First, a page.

Information on Autumn Gentian

Common Name: Autumn Gentian
Scientific Name: Gentianella amarella subsp. hibernica
Irish Name: Muilcheann
Family Group: Gentianaceae
Distribution: View Map (Courtesy of the BSBI)
Flowering Period


Click for list of all flowering by month
Autumn Gentian is not easily confused with other wild plants on this web site.


An extremely beautiful native plant, Autumn Gentian grows to about 25cm high. Mainly found on calcareous soil, by sand dunes, grassy meadows and in dry banks, it is occasionally found in the centre of Ireland and parts of the West. It bears mauve, purple or pink flowers (12-14mm across), usually 5-lobed (occasionally 4-lobed). Around the centre of the flower is a fringe of short, erect hairs. The calyx lobes are narrowly lanceolate and all are roughly equal in size – which differentiates it from Field Gentian which has quite unequal calyx lobes. The flowers are borne in branched clusters on thin, erect stems. The leaves are opposite, oval-lanceolate, untoothed with basal leaves in a rosette in the first year. An annual or biennial, it flowers from June to September and belongs to the Gentianaceae or Gentian family.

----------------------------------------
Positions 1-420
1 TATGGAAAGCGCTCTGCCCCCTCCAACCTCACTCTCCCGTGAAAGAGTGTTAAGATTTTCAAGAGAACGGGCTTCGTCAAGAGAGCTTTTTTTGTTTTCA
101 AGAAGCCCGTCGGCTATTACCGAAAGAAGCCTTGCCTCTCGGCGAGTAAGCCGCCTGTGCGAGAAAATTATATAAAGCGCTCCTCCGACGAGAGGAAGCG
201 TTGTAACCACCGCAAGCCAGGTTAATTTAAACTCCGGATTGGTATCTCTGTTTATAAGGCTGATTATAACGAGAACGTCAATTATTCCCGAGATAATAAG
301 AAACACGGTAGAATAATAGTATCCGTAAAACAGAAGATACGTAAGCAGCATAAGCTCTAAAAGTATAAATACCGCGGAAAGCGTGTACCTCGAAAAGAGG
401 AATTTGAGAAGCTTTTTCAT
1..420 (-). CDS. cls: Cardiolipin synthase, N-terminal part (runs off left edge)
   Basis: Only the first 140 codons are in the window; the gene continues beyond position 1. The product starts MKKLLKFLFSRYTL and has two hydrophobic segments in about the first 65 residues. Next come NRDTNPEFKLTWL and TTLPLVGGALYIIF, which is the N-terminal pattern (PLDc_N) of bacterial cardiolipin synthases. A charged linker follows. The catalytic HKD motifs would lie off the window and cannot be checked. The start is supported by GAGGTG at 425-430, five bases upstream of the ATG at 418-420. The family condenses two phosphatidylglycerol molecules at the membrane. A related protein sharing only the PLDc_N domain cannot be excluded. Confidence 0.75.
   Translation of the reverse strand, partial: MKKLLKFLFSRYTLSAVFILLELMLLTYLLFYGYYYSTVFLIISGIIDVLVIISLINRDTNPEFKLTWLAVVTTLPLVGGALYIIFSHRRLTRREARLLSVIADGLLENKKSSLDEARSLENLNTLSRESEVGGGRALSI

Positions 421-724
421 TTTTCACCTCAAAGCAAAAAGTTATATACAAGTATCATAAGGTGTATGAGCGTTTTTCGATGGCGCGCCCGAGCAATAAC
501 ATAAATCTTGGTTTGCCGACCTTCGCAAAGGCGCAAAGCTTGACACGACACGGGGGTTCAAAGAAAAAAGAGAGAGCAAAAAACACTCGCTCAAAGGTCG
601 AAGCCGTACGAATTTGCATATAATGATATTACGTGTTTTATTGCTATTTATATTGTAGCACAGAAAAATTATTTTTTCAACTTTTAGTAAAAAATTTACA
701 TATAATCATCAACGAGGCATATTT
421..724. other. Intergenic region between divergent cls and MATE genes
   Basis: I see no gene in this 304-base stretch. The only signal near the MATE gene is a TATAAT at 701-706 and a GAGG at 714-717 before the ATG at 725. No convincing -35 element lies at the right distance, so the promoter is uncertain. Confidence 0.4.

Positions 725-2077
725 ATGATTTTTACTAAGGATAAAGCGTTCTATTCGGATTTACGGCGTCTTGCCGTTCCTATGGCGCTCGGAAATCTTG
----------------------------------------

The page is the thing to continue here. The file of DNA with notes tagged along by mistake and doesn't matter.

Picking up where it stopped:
I first found this wildflower in Donegal in the late 1970’s and didn’t see it again until August 2013, when I was so excited and delighted to find it once more, this time near Bishop’s Quarter in the Burren, Co Clare when I photographed it. 

If you are satisfied you have correctly identified this plant, please submit your sighting to the National Biodiversity Data Centre

Gentian, Autumn
Gentian, Autumn

This subspecies is classed as NEAR THREATENED in the Red Data List of Vascular Plants 2016

This is a subspecies for which Ireland holds or possibly holds more than 25% of the European population (Ireland Red List No. 10 Vascular Plants) and, indeed, it is considered that its entire native distribution is confined to Ireland.

Autumn Gentian is also known as Felwort.